Black residents in Austin on high alert after fourth bomb explosion injures two men
Two more people have been seriously injured in Austin, Texas, after a trip wire reportedly detonated another bomb.
According to the DailyMail, the two victims were two men in their 20s.
According to reports, the two men were either walking or riding their bikes down a sidewalk when a bomb was triggered around 8:32pm in southwest Austin on Sunday night.
Thankfully the injuries are reportedly not life-threatening.
Austin police chief Brian Manley believes that the incidents are linked to the prior bombing attacks which cost the life of two African-Americans and injured two more. It is unclear if they still believe this may be racially motivated.
“It is very possible that this device was activated by someone either handling, kicking or coming in contact with a tripwire that activated the device,” said Chief Manly during a Monday morning press conference.
“We do not believe that this was, as previously, a package left on doorstep, but that this was some type of suspicious package that was left on the side of the road and that detonated and injured these two men,” he clarified.
“We are working under the belief that they are connected to the previous bombings.”
Travis County residents have been ordered to stay in their homes until 10am Monday morning. All school buses have been canceled.
According to the New York Times, investigators from the F.B.I. and the Bureau of Alcohol, Tobacco, Firearms and Explosives responded to the neighborhood known as Travis Country, which is in a different area from the three previous explosions.
Investigators have reportedly found similarities between that device and three previous bombs, the police chief said.
What we know
With the fourth bombing residents of color are concerned that they are being targeted, yet officials remain reluctant to call these attacks hate crimes.
“We cannot rule out hate, but we’re not saying it’s hate,” Austin Police Chief Brian Manley said Thursday, according to CNN.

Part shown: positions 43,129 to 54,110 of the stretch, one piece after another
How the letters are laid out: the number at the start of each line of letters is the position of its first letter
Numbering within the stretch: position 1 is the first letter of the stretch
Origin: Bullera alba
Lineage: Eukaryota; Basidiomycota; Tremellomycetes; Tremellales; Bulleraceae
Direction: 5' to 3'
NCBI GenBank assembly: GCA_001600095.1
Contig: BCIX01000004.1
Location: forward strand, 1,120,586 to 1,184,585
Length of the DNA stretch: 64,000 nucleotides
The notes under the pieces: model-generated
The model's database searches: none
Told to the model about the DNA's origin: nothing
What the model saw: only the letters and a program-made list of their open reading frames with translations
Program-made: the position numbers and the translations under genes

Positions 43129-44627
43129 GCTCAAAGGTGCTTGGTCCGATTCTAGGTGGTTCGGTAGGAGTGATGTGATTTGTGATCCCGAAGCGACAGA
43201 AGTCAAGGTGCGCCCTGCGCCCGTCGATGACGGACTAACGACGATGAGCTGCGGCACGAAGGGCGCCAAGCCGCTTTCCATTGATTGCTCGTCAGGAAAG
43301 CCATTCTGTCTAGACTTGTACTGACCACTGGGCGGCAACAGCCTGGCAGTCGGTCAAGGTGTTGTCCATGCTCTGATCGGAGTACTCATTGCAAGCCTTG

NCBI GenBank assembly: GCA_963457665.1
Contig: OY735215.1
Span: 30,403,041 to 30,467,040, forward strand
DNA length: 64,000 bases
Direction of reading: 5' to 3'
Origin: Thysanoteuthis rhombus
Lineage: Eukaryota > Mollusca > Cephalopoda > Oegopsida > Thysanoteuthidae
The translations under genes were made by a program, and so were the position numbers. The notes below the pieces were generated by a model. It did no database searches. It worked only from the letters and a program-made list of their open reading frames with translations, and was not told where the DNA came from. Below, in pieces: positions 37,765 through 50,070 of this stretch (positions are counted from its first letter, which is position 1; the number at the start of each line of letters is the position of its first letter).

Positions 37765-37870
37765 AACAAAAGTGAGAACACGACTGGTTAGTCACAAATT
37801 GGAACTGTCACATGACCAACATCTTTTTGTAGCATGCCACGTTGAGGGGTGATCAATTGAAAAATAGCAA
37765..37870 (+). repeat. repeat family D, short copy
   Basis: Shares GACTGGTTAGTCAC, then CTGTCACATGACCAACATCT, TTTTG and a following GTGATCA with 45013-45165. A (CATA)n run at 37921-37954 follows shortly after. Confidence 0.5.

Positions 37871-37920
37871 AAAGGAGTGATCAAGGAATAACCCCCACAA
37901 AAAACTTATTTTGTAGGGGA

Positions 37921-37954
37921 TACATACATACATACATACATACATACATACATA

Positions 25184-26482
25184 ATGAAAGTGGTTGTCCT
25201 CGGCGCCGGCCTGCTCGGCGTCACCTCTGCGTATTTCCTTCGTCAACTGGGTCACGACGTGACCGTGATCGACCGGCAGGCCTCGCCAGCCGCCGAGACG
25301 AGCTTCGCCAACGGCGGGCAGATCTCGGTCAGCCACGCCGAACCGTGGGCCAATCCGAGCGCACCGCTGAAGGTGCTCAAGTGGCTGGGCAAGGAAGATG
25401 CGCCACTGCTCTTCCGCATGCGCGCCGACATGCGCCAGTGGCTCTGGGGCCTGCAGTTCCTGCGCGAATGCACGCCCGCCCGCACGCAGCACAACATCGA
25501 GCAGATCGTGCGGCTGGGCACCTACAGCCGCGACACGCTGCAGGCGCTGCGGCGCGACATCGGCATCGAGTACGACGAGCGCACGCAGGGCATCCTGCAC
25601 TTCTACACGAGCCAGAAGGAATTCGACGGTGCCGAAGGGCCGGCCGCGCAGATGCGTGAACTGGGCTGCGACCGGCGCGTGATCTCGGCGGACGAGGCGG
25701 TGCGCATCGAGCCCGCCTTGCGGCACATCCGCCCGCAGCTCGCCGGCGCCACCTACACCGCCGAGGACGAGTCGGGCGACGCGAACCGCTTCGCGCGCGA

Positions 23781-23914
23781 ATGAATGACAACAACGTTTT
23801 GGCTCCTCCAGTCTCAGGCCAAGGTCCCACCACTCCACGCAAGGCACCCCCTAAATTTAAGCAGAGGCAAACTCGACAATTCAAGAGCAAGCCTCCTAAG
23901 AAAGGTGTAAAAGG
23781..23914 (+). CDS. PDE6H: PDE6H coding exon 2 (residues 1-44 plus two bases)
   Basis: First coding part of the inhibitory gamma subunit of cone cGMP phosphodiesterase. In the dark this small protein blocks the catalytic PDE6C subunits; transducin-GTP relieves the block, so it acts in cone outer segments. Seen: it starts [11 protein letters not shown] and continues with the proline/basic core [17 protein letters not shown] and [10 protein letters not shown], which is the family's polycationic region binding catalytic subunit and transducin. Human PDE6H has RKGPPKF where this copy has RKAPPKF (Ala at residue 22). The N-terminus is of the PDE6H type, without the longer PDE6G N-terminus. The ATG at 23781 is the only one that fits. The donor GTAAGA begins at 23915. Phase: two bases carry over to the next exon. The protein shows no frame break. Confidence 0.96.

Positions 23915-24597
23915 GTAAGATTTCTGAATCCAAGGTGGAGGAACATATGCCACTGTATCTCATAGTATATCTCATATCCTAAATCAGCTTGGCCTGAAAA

“This moment cannot be something that divides us,” said Travis County Democratic Party Chairman Vincent Harding. “This cannot be a white issue or black issue or an east issue or west issue. This must be a human issue, this must an Austin issue for all of us.”
Anthony Stephan House was reportedly a family man and loving father to an eight-year-old daughter before his life was tragically cut short by a package bomb.
House was a 39-year-old senior project manager for Texas Quarries and by all accounts the Texas State University graduate had much to live for.
Esperanza Herrera, a 75-year-old Hispanic woman suffered potentially fatal injuries and was rushed to the hospital.
Police identified Draylen Mason as the 17-year-old that was also killed in a second attack.
Draylen Mason is reportedly one of four victims so far in a string of attacks that involves bombs left outside of the homes of minority families.
According to The Daily Mail, Draylen Mason was an aspiring musician. His grandfather Norman Mason was a renowned dentist with strong community ties. Mason’s grandmother LaVonne Mason broke ground as the co-founder of the Austin chapter of the National Urban League.
The Violin Channel reports that Draylen Mason was an honor roll bass student at the East Austin College Prep, where he studied with William Bill Dick. Mason was also a member of the Interlochen Center for the Arts, the Austin Youth Orchestra and the Austin Soundwaves.
Mason’s mother was reportedly also injured in the blast.
The President of the Austin Chapter of the NAACP, Nelson Linder spoke exclusively to theGrio and believes personal animosity may be responsible.
Dr. Freddie Dixon, the stepfather of the first victim, Anthony House, 39; and Dr. Norman Mason, the grandfather of the second victim, Draylen Mason, 19 are very good friends and prominent leaders in Austin’s Black community. Dixon was a minister at the Wesley United Methodist Church for more than 20 years, while Mason owns a dental practice in Austin.
“We think these deaths and bombs have been targeted,” Linder said. “The odds of Anthony being killed, his stepfather being Dr. Dixon, and knowing Draylen’s grandfather? That’s way too many coincidences. How the bombs have been made, how targeted they are, and how they’ve been delivered to peoples’ homes….this feels personal.”
As the Black community’s leader in Austin, Linder not only knows both of the victims’ families, he also had a personal connection to House, whom he hired in 2008 to build and maintain his NAACP Chapter’s website. House, a project manager at Texas Quarries, was introduced to Linder by an Austin NAACP officer whose daughter had been dating House and is the mother of his 8-year old daughter.
“There’s a lot of pain and people are scared,” said Linder. “They don’t know the nature of what’s going on. But between the ATF, FBI and APD, we have the right folks investigating and they’re hard at work. They’re looking at the right things and connections now, and doing a full investigation. We just need to figure out who is doing this.”
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